Although he didn’t see any of the violence firsthand, Laughlin could see evidence of it in the hours he left his apartment between curfews, and has been keeping up with the situation by watching the news from Abu Dhabi.

“It really does make me just feel sick and this is something much more than me being there for a couple days or reading about it. It’s just knowing people that have actively been taking the streets and calling me afterward, telling me what it was like,” Laughlin said. “The violence just doesn’t really sit well with me; it doesn’t seem like something that is representative of these people and of this country, and I think it’s not to be looked at in a way, maybe in the way the media portrays it.”

Laughlin said he learned a lot by watching the protests and seeing the people’s unity as they worked to create neighborhood watches, direct traffic and pick up trash from the streets.

“What I saw in those people is they weren’t afraid of their government anymore. They weren’t afraid to stand up and go walk over to them and knock on their door and ask for change, because basically for 30 years they’ve been operating out of fear and just getting in line with the rest of everyone else,” Laughlin said. “So, honestly, I learned a lot about them and about the Egyptian people and saw them take their pride and handle themselves very well.”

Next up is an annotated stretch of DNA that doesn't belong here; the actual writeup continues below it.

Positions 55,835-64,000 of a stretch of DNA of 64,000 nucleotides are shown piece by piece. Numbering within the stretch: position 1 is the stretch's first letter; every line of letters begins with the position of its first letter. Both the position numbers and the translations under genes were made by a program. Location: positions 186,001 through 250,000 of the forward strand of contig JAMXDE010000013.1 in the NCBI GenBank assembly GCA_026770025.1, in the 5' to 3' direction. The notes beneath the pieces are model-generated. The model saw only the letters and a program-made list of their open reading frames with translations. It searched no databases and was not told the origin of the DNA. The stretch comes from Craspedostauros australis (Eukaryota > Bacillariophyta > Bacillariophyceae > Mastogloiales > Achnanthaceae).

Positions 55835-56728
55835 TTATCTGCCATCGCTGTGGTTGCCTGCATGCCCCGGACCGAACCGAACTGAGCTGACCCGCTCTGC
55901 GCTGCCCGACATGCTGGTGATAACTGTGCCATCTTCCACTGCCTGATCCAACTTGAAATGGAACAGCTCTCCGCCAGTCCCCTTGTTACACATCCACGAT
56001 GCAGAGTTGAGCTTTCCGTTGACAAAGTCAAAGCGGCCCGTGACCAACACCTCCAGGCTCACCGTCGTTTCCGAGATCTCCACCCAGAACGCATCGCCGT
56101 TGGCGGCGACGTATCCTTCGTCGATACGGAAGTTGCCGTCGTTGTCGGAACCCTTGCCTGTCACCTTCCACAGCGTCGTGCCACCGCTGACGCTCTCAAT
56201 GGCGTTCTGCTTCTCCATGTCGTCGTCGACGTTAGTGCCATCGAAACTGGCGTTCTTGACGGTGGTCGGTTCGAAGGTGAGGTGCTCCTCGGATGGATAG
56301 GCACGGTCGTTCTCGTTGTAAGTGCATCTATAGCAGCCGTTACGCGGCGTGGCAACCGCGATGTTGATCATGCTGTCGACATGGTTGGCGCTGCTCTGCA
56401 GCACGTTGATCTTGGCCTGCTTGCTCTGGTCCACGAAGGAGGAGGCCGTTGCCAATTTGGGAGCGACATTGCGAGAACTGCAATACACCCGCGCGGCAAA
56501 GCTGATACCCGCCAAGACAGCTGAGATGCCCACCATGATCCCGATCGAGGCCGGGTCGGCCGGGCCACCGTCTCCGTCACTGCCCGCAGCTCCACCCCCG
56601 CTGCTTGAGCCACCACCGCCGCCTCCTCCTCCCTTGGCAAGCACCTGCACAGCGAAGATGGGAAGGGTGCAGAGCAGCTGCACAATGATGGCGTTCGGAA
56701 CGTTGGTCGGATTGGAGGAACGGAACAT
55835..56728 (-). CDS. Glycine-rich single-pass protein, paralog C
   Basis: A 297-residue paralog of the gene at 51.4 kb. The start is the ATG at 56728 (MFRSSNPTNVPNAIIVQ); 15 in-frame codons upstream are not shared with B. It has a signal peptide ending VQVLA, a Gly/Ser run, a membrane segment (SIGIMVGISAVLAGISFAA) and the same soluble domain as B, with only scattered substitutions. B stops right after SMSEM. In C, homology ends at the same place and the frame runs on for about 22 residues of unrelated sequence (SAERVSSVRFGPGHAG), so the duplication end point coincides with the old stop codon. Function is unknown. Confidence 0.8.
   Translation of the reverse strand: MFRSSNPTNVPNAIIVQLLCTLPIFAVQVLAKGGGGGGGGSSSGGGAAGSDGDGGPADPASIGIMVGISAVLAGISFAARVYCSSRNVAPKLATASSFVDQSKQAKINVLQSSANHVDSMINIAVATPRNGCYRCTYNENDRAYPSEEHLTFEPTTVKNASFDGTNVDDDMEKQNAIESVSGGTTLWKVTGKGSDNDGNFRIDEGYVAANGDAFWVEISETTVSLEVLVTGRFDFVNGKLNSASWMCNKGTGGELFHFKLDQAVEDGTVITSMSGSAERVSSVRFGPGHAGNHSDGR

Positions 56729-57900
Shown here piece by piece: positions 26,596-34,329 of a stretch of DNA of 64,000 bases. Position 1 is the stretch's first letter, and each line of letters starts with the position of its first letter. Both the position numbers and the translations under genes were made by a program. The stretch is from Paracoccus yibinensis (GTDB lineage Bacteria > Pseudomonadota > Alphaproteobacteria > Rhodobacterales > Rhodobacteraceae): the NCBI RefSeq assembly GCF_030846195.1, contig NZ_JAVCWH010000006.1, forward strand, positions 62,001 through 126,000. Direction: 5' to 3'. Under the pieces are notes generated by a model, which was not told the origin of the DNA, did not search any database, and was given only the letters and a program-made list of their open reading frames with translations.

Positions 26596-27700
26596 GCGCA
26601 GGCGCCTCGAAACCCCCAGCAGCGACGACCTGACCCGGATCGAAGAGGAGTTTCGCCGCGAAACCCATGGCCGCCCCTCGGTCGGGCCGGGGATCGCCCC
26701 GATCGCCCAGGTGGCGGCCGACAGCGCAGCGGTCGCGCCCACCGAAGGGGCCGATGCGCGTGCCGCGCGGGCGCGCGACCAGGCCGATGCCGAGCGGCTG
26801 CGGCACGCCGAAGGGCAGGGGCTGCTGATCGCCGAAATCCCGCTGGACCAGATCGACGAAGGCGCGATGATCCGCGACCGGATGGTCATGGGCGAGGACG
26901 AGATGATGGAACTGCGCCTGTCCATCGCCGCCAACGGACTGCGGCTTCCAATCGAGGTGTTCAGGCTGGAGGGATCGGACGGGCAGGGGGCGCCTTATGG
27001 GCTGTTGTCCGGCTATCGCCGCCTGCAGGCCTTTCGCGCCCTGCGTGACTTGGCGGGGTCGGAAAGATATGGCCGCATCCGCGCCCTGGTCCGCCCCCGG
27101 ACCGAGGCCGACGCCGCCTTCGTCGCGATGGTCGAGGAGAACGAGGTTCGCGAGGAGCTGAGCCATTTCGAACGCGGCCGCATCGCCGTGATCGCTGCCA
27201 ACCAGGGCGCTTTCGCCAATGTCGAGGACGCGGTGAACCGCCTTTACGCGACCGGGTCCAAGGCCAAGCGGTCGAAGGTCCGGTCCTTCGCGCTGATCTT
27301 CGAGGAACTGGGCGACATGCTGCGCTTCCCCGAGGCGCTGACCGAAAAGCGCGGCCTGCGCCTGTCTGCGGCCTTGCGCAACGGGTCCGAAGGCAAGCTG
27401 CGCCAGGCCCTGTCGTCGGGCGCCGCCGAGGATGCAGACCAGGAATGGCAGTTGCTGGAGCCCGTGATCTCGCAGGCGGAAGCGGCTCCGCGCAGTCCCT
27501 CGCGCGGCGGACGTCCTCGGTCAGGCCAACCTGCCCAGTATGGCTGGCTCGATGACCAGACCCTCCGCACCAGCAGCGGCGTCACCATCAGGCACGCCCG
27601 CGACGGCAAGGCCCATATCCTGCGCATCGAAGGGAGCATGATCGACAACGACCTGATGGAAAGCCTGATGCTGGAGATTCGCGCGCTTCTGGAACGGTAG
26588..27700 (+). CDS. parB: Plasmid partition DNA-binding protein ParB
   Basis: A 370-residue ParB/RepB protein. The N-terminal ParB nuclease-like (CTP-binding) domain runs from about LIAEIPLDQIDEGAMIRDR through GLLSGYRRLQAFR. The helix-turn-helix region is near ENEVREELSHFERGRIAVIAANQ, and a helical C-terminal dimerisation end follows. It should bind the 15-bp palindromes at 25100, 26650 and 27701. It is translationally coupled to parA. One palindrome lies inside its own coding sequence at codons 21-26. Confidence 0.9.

Onguti said she was also proud of the people’s protests against corruption and of the military’s response to the situation, but that she hopes Egypt can return to normal soon.

“I pray that this country will get back to the former way it was because it’s such a beautiful country, very peaceful. The people are really nice and it’s very busy during the night,” Onguti said.

“I loved it, loved it, absolutely loved it, and I just hope it’ll get back to how it was sooner rather than later.”

In the meantime, Onguti is following the situation by watching the news daily.

“I’m watching the news very, very, very much,” Onguti said. “When I wake up, I eat, breathe, live CNN because I just want to see how the situation is unfolding in Egypt.”

The students’ academic situations remain uncertain at present, but neither is worried.

Onguti is looking into other study abroad programs in case she cannot continue the semester in Egypt. Otherwise, she will return to Baylor where she will work with her advisers to make a new plan for her studies.

“Right now I’m just doing some research on some other schools because I’d really like to study abroad and I’m a junior, so this is like my one-time opportunity because next fall I have to take the LSATs and then in the spring it’s my last semester. So this is it,” Onguti said.

Laughlin said he believes God will help him find the right solution.

“If this door is closed I know there’s another one open and I’m just ready to walk into it,” Laughlin said. “So whatever happens, I know that I’m going to be taken care of and God will instruct me in my ways.”